Former Labour MP Gisela Stuart, who supported “no change” for EU citizens after Brexit, has supported the Tory’s immigration bill in the House of Lords.
The newly-elevated peer, a former leader of the Vote Leave campaign, had previously signed a statement saying: “There will be no change for EU citizens already lawfully resident in the UK. These EU citizens will automatically be granted indefinite leave to remain in the UK and will be treated no less favourably than they are at present”.
After the EU referendum the politician said she was helping to carry out a research project to ensure that the UK protects EU citizens’ rights after Brexit. She said she had expected EU citizens to share the same rights as UK nationals abroad.
“There is wide agreement, among the public, politicians and business, that EU citizens are welcome here and that the government should make clear they can stay … This is the right thing to do and what the Leave campaign promised all along,” she told the BBC.
But the German-born Leaver has disappointed – although not surprised – campaigners by using one of his first appearances in the Lords to vote with the government on immigration.
Baroness Stuart of Edgbaston voted for Priti Patel’s bill – and also against four amendments, which included the government providing physical proof to EU citizens of their settled status in the UK.
Despite her support for the government, the Lords inflicted a series of defeats.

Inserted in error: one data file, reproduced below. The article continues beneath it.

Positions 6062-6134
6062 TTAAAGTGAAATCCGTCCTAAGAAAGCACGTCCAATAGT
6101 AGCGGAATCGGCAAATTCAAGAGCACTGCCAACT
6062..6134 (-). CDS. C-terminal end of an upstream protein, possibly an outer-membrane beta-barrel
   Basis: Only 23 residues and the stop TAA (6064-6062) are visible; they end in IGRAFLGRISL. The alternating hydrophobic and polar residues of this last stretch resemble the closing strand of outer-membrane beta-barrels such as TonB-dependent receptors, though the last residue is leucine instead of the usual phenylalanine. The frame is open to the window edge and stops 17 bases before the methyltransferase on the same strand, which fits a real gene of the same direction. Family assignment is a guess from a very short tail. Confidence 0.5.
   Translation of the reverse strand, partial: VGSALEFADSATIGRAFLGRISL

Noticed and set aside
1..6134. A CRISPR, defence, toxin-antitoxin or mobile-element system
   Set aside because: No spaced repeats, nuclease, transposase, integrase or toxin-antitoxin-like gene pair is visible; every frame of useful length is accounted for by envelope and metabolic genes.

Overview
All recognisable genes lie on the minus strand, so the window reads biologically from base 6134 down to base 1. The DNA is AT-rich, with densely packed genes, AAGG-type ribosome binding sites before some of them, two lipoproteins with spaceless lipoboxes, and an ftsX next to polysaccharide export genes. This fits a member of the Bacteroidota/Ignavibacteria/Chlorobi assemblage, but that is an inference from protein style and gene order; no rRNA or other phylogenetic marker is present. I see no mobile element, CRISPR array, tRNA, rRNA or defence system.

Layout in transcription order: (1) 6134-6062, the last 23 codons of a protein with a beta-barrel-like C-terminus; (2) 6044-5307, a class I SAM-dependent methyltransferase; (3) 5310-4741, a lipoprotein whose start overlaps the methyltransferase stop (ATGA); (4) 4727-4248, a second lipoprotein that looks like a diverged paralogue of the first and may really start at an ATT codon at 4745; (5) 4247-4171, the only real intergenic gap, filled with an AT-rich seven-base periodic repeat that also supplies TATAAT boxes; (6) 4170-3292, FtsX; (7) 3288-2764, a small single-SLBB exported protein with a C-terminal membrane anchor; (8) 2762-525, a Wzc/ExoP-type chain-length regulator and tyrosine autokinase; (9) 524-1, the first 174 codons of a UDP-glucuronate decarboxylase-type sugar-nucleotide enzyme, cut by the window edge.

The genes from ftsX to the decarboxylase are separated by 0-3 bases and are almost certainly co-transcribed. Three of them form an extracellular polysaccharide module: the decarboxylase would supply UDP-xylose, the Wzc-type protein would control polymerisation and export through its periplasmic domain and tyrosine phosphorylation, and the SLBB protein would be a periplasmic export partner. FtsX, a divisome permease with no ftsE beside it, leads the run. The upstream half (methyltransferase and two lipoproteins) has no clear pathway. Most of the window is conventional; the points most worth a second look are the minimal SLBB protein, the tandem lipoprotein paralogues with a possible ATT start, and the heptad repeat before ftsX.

Professor Tanja Bueltmann tweeted: “In 2016, Gisela Stuart, then Chair of Vote Leave, promised EU citizens that nothing would change. She even signed a pledge and chaired a group that urged protecting EU citizens. As an MP, she voted against that. Tonight, now a Peer, she did it again. Shameful is too weak a word.
“Especially so because Stuart voted against every single amendment – so that includes voting against allowing British citizens currently in another EU country to return to live in the UK with their EU family members. To them too she had made the promise that nothing would change.”
Slough for Europe wrote: “The crazy thing is, none of this is a mandatory part of leaving the EU. It wasn’t what people were promised during the referendum campaign. Voting against it doesn’t mean they are voting against Brexit.”
Dr Alexandra Bulat noted: “Unsurprisingly, but disappointingly, the Lady who promised nothing will change for EU citizens in Vote Leave’s statement dated 1 June 2016 just voted against the Lords’ amendment for physical proof of settled status for EU citizens.”
Alison Killing added: “Awful, but not surprising. So pleased the amendment to give physical proof of status went through though!”